I cannot comment on the technical design which Mr. Purdy put to the White Fish Authority, but there is no doubt that those who are technically competent to express an opinion said that there was great merit both in the design of the trawlers for which Mr. Purdy wished to obtain grants and loans and in his design for a fishing fleet.

We were all somewhat staggered when we met with a complete refusal to make any grant or loan. There are only two ports which, because of their peculiar situation, do not have to scrap a trawler when they get a grant or loan to build a new one. They are Milford Haven and North Shields, and this is an indication of our dire need.

Mr. Purdy was unable to make any progress and he then decided to ask for a grant and loan for building a trawler of what was called a conventional type. Nobody could see that there could be any objection to that, but the White Fish Authority refused a grant and loan for that, too. Again, this caused great consternation.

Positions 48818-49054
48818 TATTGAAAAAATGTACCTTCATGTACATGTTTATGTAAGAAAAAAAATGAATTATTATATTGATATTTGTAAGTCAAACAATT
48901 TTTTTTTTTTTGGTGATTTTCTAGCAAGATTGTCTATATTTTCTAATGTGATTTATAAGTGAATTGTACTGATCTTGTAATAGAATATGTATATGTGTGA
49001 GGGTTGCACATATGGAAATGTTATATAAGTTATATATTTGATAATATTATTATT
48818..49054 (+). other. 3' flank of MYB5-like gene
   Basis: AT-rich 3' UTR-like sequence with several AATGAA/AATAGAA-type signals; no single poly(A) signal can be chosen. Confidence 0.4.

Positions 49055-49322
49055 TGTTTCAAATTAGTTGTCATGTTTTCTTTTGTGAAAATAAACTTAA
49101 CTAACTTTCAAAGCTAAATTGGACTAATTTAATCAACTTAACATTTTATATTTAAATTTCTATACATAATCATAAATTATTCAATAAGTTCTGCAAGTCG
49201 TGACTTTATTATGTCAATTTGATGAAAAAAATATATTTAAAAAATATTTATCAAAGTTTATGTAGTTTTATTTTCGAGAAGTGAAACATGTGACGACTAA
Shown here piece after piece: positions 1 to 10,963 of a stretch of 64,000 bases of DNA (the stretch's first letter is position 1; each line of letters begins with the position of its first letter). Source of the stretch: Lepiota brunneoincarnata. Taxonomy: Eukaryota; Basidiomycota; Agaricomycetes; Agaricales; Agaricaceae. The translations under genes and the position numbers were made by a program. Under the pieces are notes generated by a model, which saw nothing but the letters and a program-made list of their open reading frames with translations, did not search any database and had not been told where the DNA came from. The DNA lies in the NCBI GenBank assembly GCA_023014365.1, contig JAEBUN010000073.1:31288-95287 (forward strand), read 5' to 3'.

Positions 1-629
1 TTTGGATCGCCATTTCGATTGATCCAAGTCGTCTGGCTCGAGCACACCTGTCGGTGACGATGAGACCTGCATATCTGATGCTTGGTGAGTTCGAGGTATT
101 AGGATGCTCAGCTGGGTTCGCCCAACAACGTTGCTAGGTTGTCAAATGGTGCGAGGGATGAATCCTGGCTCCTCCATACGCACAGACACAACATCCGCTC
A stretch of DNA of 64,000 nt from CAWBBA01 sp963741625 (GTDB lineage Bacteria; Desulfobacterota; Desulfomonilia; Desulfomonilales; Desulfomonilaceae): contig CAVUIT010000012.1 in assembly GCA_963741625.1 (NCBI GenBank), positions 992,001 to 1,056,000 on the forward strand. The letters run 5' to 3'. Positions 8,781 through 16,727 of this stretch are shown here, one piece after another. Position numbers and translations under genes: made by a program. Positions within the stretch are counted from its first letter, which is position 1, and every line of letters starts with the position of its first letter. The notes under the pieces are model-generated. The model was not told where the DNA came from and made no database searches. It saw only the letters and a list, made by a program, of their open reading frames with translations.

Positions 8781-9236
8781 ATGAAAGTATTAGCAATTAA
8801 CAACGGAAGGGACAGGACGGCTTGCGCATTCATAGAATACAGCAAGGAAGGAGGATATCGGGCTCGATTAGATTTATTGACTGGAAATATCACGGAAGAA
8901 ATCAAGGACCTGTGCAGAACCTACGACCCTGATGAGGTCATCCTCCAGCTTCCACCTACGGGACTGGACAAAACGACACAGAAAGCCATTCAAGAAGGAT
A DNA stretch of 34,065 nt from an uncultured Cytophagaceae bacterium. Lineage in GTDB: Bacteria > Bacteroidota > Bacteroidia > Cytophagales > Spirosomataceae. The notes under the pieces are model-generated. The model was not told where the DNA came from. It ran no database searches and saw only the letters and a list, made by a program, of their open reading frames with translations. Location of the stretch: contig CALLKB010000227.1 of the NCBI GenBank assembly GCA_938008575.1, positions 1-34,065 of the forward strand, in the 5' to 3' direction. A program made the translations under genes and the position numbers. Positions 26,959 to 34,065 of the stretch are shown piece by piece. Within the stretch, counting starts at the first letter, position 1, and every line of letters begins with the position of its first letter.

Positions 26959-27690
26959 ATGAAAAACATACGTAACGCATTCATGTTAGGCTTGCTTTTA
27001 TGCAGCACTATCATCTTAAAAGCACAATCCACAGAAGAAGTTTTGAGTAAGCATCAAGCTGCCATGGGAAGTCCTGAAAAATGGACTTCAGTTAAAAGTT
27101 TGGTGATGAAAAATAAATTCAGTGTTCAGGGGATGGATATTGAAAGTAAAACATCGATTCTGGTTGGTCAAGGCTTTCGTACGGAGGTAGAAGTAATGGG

After what I had heard from the British Trawler Owners' Federation, it seemed to me that too many trawlers had been built. This related particularly to the port of Aberdeen. There was a feeling that the fishing areas could have been restricted and that those which were left were being over-fished. It seemed that the White Fish Authority, having over-aided Aberdeen, intended to knock the port of North Shields on the head. That did not suit North Shields or my local authority, or Mr. Purdy—and it certainly did not suit me. I hope that it does not suit my hon. Friend the Joint Parliamentary Secretary, who is to reply on behalf of my right hon. Friend.

I thought that I would find out the proportion of grants and loans made to Scotland compared with English ports. I made the inquiry, and there was a very long delay. I must say that the Ministry of Agriculture, Fisheries and Food is a very slow Government Department—but possibly agriculturalists are slower than industrialists. After a very long delay and many telephone calls, I received a letter from my right hon. Friend the Minister of Agriculture telling me that I was quite wrong in thinking that Scotland had received favours at the expense of England. The curious thing was that in the analysis which he sent to me of trawlers which had been grant-aided there was mention only of England and Wales and no mention of Scotland. The word"Scotland" did not appear in the analysis at all, and this made me more suspicious than ever.